Elections and the Markets

The 2020 Presidential Election is nearly upon us. Financial and political news, as well as social media more broadly, continues to put this front and center in our daily lives. Election news has also highlighted the market with an intense focus on short-term market fluctuations.

Often around election season, market volatility rises given the uncertainty of an election’s outcome. While this is true, we wanted to highlight data that shows that historically, elections have not negatively affected the long-term returns of the stock market.

One thing has been constant throughout time and across different presidential administrations: the market has rewarded long-term, disciplined investors. The graph below is a good example of that.



While examining the different Presidential administrations is interesting, it is also interesting to note the history of market returns when the different political parties control Congress. What we find is a very similar story: investors are rewarded for long-term thinking — and which party controls congress has mattered little to the market when looked at over long periods of time.



If we take it one step further and look at the variability of monthly returns for the S&P 500 Index, we find that there is little discernible difference between election years and non-election years. Similarly, there is little difference in investment returns under Republican versus Democratic administrations.



The above chart provides a great example of just how wide the dispersion of returns can be in any given year or month. It also provides an important reminder of the potential returns that investors could miss by being out of the market for any given period.

Of the 23 elections that took place between 1926 and 2019, there have been only 4 election years where the markets ended in negative territory: 1932 (Roosevelt vs. Hoover), 1940 (Roosevelt vs. Willkie), 2000 (Bush vs Gore), and 2008 (Obama vs. McCain). In each of these election years there was an event unrelated to the election that caused these negative returns. 1932 puts us in the middle of the Great Depression, the 1940 election took place during World War II, the 2000 election occurred as the Dot Com Crash was underway, and the 2008 election occurred during the Global Financial Crisis.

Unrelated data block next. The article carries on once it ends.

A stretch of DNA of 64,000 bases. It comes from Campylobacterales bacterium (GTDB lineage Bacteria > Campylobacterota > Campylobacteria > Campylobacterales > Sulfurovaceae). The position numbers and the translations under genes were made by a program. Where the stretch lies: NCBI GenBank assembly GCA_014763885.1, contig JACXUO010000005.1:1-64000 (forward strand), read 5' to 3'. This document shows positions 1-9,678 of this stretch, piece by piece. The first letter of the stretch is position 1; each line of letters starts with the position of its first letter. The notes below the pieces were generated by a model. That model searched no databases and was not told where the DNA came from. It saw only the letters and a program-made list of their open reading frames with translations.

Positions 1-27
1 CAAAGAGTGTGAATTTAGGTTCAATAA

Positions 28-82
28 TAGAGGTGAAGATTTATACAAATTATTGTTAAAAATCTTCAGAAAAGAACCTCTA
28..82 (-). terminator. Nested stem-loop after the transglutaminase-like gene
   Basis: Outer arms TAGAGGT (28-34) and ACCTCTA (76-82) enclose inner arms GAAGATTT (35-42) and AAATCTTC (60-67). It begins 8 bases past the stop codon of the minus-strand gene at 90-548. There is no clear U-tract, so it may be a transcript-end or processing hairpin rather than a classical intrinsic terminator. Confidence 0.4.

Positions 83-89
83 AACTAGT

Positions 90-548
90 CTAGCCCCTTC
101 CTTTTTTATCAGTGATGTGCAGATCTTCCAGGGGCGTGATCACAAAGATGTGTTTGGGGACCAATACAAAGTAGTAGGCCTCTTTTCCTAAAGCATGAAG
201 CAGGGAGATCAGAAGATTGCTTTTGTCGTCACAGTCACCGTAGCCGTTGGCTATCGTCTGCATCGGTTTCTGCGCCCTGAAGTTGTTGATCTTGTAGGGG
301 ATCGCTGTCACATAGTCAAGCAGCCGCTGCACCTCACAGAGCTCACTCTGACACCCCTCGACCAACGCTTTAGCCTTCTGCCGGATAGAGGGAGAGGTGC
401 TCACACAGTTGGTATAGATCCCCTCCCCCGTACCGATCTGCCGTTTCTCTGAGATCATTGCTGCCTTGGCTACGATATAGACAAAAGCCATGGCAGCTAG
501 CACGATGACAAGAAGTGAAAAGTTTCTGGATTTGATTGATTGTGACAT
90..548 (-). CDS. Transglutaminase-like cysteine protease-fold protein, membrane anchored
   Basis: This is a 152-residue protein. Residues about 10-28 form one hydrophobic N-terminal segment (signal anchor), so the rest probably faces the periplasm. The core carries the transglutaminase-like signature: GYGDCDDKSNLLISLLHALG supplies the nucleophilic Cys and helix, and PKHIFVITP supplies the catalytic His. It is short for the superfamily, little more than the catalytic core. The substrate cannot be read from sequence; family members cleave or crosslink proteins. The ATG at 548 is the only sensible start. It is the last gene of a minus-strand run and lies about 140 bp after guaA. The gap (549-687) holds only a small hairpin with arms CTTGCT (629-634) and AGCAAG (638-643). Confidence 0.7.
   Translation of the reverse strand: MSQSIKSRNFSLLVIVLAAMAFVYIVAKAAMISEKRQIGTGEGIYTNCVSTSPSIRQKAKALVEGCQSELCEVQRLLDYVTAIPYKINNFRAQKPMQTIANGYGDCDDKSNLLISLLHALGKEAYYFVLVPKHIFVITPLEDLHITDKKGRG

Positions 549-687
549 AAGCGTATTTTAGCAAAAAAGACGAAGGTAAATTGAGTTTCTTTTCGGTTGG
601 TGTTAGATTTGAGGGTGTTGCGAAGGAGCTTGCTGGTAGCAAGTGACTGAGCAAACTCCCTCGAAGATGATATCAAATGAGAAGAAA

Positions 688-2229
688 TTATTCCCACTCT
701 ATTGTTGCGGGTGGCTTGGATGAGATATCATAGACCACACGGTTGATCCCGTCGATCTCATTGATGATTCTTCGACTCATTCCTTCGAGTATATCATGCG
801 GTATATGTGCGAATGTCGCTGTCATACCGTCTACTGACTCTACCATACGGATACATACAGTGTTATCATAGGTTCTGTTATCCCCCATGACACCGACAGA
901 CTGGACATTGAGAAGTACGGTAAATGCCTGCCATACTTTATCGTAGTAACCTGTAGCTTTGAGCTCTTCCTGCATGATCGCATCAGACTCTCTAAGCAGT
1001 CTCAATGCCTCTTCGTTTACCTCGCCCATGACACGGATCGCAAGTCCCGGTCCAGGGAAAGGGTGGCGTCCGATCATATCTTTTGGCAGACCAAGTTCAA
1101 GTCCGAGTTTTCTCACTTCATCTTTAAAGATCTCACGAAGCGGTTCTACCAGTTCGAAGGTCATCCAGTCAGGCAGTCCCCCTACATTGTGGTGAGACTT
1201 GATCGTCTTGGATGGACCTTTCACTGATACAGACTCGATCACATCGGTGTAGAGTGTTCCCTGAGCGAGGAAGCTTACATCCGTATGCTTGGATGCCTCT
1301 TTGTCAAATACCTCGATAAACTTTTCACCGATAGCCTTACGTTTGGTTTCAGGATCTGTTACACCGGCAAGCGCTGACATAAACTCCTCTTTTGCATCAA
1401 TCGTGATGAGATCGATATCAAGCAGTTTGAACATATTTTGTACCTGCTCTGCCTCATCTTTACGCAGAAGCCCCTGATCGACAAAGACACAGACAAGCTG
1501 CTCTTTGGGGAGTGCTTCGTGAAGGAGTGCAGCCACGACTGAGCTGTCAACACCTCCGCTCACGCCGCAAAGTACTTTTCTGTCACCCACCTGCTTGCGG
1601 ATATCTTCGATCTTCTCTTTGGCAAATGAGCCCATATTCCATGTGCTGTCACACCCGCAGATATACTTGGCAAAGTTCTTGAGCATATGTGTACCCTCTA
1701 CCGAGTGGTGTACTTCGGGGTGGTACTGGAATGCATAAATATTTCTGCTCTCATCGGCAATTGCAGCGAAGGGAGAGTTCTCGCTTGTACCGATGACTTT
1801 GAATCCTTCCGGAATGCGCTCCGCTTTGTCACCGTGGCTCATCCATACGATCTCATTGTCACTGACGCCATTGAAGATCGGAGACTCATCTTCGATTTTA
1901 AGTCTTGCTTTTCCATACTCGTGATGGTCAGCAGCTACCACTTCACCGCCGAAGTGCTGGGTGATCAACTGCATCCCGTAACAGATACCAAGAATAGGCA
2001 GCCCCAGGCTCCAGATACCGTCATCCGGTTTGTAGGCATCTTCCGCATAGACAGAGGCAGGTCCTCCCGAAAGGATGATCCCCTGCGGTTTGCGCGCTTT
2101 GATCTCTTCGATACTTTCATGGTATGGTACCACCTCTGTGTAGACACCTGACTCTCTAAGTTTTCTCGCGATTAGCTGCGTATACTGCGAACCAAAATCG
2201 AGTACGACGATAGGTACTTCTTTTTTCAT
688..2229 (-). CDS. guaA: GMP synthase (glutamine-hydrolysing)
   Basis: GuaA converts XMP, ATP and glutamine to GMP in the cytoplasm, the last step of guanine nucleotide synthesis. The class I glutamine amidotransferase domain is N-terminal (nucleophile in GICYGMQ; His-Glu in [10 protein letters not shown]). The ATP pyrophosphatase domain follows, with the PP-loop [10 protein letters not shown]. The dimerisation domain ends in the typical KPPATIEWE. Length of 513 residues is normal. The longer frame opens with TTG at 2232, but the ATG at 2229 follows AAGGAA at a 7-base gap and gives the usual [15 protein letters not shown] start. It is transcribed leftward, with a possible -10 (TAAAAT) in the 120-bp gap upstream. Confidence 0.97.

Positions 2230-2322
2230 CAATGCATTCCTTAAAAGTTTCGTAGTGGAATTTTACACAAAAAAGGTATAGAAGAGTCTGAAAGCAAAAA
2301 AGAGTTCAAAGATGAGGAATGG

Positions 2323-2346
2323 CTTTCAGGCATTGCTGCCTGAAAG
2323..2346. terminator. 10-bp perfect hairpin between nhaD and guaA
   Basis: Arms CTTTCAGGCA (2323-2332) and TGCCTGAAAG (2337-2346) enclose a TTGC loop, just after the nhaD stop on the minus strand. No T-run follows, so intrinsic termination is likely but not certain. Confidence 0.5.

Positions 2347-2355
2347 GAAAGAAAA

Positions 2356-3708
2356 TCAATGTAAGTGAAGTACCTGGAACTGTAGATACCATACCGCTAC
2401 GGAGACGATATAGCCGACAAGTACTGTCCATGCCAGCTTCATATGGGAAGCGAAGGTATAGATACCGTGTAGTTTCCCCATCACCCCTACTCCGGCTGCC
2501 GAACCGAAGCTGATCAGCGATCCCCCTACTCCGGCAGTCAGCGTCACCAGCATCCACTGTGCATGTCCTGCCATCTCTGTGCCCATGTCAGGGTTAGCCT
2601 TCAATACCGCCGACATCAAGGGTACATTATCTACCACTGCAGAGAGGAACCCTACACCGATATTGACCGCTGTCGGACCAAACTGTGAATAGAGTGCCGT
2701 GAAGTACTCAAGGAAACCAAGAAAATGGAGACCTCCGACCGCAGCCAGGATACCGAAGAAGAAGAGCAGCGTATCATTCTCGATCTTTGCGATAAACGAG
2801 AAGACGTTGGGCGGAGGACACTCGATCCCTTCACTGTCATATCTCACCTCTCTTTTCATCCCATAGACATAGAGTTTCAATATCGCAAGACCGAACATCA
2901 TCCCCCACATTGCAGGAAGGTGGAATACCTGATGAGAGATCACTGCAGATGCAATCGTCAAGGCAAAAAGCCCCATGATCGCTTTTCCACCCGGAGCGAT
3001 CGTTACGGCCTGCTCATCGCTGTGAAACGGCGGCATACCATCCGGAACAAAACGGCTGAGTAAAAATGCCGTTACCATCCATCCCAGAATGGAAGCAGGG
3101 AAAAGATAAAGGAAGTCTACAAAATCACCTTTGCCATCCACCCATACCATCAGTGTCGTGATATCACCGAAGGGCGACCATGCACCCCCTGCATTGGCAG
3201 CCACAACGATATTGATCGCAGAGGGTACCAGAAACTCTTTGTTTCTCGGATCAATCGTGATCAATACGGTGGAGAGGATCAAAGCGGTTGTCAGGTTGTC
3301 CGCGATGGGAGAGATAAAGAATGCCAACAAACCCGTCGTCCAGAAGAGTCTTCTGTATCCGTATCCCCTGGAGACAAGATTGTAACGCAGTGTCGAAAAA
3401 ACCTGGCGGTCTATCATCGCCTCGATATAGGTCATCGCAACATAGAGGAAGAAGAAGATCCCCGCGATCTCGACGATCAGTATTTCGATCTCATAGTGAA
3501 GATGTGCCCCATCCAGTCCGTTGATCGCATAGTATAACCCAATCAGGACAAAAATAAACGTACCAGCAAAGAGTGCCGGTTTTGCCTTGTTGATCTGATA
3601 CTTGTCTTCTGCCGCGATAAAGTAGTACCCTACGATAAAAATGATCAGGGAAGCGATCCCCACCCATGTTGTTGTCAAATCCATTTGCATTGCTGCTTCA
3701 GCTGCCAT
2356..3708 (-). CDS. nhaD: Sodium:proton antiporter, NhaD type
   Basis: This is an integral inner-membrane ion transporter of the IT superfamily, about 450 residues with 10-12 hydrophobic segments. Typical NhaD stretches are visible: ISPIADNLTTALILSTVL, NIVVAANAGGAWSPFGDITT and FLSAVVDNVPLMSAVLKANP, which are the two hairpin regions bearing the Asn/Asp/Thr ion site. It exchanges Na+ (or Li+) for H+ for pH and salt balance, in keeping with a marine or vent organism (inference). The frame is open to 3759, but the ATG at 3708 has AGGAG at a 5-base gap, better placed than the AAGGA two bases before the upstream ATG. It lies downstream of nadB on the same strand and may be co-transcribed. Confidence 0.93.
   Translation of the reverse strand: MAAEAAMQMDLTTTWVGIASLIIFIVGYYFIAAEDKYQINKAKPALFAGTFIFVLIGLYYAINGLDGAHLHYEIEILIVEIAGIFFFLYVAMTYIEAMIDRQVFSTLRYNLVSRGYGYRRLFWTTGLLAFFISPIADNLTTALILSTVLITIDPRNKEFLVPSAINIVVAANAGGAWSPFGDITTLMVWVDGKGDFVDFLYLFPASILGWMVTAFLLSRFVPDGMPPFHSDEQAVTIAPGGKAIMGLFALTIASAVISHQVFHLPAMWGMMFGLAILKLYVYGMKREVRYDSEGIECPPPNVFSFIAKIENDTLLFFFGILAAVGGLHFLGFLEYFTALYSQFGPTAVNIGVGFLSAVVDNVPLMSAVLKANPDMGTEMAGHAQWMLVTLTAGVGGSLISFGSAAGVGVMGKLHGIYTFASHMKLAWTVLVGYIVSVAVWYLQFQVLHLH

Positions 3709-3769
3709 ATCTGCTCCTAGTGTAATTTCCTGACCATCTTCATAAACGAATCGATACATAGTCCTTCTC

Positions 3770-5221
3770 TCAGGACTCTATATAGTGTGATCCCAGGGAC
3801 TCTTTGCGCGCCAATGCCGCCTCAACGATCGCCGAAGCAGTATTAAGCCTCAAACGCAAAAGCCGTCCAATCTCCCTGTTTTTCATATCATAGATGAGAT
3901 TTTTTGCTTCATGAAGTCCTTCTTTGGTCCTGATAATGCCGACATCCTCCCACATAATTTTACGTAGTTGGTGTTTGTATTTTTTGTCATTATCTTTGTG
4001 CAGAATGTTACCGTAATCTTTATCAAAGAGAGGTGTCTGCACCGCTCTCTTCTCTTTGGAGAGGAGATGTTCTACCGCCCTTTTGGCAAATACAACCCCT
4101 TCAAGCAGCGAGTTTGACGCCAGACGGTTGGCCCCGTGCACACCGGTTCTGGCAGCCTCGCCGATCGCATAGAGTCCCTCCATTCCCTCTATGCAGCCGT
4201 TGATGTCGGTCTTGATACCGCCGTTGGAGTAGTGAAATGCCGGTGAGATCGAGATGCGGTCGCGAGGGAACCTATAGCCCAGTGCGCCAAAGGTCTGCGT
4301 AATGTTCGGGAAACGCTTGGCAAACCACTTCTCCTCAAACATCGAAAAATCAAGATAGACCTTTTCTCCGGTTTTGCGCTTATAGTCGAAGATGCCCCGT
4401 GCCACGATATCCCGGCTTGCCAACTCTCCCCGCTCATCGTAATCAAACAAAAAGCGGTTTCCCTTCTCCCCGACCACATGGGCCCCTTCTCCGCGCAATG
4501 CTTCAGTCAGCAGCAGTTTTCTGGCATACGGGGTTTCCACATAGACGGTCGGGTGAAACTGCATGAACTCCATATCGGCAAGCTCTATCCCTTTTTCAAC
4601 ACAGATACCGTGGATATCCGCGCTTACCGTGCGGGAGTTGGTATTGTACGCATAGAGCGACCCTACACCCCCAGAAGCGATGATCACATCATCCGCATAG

In the moment, it may feel like mid-term or Presidential elections will have an outsized impact on market returns but historically this has not been the case. The best strategy has been to remain invested. Though we do anticipate some volatility in the run up to the elections themselves, this volatility stems from uncertainty, but once there is clarity around the outcome of the election this volatility has subsided quickly.

If you have questions, we do encourage you to reach out to your advisor. For additional information on elections and the market, please take a look at the recent webinar hosted by Sheila Schroeder, Business Development Officer, and Chip Pyfer, Lead Advisor and Principal. Watch Here.



  • Dimensional Fund Advisors data and charts.


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